Friday, October 16, 2009

United We Stand

United We Stand.  Divided we fall. This famous line can be attributed to both John Dickenson and Patrick Henry from the late 1700's during the formation of our country, according to Wikipedia.  All Americans of our modern age should be able to remember this phrase's prevalence directly following the 9/11 terrorist attacks.  Obviously, the phrases wisdom is important for everyone to think about.

Apply this motto to the Urban / Rural divide and this week's look at the major differences in life urban and life rural.  I'll cut right to the chase since it's Friday.  The main difference here is source versus resource.  A large portion of items and work performed in rural communities creates the source product upon which our entire economy is built. When I hear statements such as "Why does America need agriculture, we can just import everything" from a politically involved Washington DC friend of mine, I get very worried.  Just think about agriculture as a whole.  Mining, forestry and energy extraction all take place in mostly rural areas by rural citizens. Our American economy ceases without a source such as these. We simply cannot live an urban life without these rural exports. This is where the divide begins.

I don't believe that most intelligent people have forgotten how simple everyday products are made, but they have lost touch with where they come from. Possibly its difficult to connect the difference because the great majority of urban careers merely refine resources for further use. Rural source products help provide the base resource for just about anything that takes place in an urban setting.  Most likely, the main difference between the two sets of population lies in the fact that most people live out their city life and completely forget about natural resources as the basis for just about everything. Agricultural food production is obviously the easiest connection for metropolitan citizens to make.  Consumers eat, farmers farm. But, what about mining, forestry and energy extraction.  Does it cross anybody's mind that their shower is heated by natural gas drilling done in a rural setting or that their toothpaste is made from unwanted animal by-products?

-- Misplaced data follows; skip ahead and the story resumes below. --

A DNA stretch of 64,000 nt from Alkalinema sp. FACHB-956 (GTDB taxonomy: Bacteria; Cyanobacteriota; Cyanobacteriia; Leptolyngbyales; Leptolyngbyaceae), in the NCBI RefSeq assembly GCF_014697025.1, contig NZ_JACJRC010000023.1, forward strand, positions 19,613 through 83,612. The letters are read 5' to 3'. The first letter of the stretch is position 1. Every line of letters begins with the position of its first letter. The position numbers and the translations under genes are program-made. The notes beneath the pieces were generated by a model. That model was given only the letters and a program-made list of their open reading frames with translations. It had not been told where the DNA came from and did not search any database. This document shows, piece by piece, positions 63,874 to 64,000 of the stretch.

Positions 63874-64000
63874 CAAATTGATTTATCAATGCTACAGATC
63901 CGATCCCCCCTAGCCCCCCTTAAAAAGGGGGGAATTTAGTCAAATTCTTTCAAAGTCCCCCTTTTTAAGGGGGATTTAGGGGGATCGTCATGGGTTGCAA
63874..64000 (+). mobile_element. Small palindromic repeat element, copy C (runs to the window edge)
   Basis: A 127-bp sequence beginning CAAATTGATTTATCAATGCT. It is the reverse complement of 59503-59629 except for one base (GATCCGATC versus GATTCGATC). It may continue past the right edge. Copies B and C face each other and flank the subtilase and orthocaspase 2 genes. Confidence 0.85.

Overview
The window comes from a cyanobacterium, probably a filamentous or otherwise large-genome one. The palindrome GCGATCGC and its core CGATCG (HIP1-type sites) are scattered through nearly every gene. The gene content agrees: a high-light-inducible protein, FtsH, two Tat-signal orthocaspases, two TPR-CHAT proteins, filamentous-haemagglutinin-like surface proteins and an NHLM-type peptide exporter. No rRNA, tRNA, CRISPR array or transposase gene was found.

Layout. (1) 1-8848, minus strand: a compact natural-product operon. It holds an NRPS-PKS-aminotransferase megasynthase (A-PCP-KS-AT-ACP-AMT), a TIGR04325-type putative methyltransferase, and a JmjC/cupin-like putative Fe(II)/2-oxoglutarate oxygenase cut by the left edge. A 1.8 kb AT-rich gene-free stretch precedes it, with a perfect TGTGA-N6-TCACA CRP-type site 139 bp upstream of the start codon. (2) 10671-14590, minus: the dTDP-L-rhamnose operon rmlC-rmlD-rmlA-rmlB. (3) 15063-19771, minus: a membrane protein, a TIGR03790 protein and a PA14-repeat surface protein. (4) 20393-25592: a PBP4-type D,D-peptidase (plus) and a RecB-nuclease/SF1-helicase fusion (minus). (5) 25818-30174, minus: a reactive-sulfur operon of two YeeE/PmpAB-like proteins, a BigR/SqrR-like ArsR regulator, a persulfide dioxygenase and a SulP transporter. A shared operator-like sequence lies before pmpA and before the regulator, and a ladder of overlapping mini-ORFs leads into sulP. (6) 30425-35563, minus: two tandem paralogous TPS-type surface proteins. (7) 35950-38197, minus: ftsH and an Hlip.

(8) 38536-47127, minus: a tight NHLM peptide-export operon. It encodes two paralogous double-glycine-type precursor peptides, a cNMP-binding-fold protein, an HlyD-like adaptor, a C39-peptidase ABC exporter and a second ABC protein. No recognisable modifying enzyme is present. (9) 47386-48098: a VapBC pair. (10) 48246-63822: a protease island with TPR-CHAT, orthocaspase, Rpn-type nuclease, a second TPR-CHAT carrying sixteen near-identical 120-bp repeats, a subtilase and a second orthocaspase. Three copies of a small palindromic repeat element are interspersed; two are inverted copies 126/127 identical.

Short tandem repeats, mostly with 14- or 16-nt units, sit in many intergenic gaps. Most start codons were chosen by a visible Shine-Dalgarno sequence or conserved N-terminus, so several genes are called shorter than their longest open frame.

I raise these questions for one reason: rural and agricultural advocacy.  If you're an urban dweller I appreciate that, so am I (for the time being).  Therefore, please remember that somewhere rural folks are enabling you to live your life in comfort and they deserve to be fairly compensated for their efforts.  The reason you may not realize this is simply a lack of a unified voice.  Farmers, ranchers, energy extractors, miners and foresters all have individual interests they use to provide a voice for rural America. However, if they all ceased to produce and enable the urban life, would you stand or fall?

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